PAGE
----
Role of NFV in 5G network - Tech.in | 5G, SDN/NFV & MEC

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Thursday, January 3, 2019

Role of NFV in 5G network

Service providers across the globe are busy building their 5G network foot print and Network Functions Virtualization (NFV) plays an integral part of the 5G infrastructure. While many telcos have been virtualizing their network infrastructure for the last 3+ years, 5G makes NFV, almost mandatory. While 4G's Evolved Packet Core (EPC) was an evolution from the 3G packet core networks, the 5GC (5G Core) has been designed from its inception to be “cloud native”. 5G Core inherits many of the technology solutions used in cloud computing. NFV plays a critical role in the success of 5G implementation.



What is the role of NFV in 5G networks?

  1. Enables Virtualization of Cloud RAN - One of the major changes in 5G is the changes to the radio specification (5G New Radio Specification). Unlike 4G, 5G towers (aka small cells) have to be installed almost in every street - to achieve coverage and speed. If service providers end up deploying hardware based RAN (Radio Access Network), the CAPEX would go up. Virtualizing RAN and migrating select RAN functions (for ex., Base Band Unit function) to the Cloud would help service providers to bring down the cost of the network infrastructure. Service providers have to just deploy antennas on the streets and the heavy lifting of handling the data workloads will be done in the edge cloud. 
  2. Provides Infrastructure for Network Slicing - Network Slicing allows the same physical network infrastructure to be partitioned and made available as multiple logical / virtual network slices. Each of the network slices would have their own performance (speed / latency) and quality of service characteristics. User-subscribed services (for ex., Enhanced Mobile Broadband) will get mapped to the network slices. NFV provides infrastructure for orchestration and automation of the life cycle management of network slices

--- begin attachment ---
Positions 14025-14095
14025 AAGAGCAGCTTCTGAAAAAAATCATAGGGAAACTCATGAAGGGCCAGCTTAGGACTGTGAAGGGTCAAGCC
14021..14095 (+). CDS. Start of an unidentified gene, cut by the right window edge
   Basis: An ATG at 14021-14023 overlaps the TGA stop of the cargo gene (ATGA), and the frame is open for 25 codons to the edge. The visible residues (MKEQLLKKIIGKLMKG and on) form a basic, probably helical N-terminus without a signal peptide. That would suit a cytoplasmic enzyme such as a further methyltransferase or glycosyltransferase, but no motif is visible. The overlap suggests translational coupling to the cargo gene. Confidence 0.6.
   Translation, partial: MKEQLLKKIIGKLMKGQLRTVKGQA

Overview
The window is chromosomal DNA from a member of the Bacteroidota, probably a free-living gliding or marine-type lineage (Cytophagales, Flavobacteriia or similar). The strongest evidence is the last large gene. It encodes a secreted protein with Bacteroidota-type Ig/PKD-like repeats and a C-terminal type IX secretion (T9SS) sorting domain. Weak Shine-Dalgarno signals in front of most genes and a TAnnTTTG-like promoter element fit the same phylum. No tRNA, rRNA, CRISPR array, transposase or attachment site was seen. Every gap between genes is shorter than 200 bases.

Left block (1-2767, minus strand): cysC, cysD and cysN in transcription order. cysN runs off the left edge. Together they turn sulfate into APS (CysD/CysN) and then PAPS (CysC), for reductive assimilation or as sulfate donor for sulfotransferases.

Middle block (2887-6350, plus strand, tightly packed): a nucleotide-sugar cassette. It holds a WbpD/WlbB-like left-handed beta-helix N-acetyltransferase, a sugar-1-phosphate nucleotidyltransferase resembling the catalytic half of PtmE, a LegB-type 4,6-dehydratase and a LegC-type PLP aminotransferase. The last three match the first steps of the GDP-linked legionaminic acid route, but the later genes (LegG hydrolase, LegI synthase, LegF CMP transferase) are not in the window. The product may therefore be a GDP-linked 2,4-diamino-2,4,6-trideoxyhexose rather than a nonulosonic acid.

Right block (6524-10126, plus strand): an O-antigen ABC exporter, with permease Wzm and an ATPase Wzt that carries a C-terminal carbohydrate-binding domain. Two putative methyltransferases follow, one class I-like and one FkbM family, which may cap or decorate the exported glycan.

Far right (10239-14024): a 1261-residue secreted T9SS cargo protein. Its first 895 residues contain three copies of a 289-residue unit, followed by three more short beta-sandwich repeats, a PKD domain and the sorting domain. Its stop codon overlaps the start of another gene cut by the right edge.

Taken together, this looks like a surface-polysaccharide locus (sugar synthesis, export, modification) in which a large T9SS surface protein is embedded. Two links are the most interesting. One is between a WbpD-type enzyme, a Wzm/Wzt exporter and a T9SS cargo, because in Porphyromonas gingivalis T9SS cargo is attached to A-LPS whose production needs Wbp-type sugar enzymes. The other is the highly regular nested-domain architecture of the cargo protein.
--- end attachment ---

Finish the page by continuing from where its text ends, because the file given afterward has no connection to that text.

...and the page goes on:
3. Makes the 5G network elastic and scalable - Given the dynamic nature of the bandwidth demands and the diversity of the 5G use-cases, it is important for service providers to build an elastic network that scales-in / scales-out based on demand. For example, there will be a number of mobile connections originating from the residential areas, during late evenings and early mornings. However, during the day, there will be more mobile connections originating from industrial / work locations. A static network will result in low utilization of the network infrastructure.  5G infrastructure services are cloud-native, thereby making the network more dynamic. If there are unused 5G core instances in the cloud, they can be temporarily shutdown to save power and cooling costs in the data center. An elastic 5G network will also improve the user experience - as the network adapts to the user's demand. 
  4. Enables 5G network to support a "Service-based" architecture - 4G networks are connection based, whereas 5G network architecture is "service-based". In a service based architecture, E2E services are provided by creating service chains that span across multiple network functions. For ex., a Live TV service may not just depend on video streaming servers running on the network edge, but may also have specific latency requirements from the network infrastructure. NFV allows service providers to dynamically create service chains in the network, depending upon the type of the 5G service. 
  5. Improves the agility and simplifies network upgrades - Given the fact that 5G network is continuously evolving - network equipment vendors are continuously rolling out software upgrades / patches introducing newer functionalities in the network. When the 5G core infrastructure is virtualized and supports cloud-native services, a network equipment vendor can just roll out a patch for a specific network function (for example, Policy Charging Function (PCF)), as opposed to the complete Evolved Packet Core. This simplifies the management of the network services, for the service providers.

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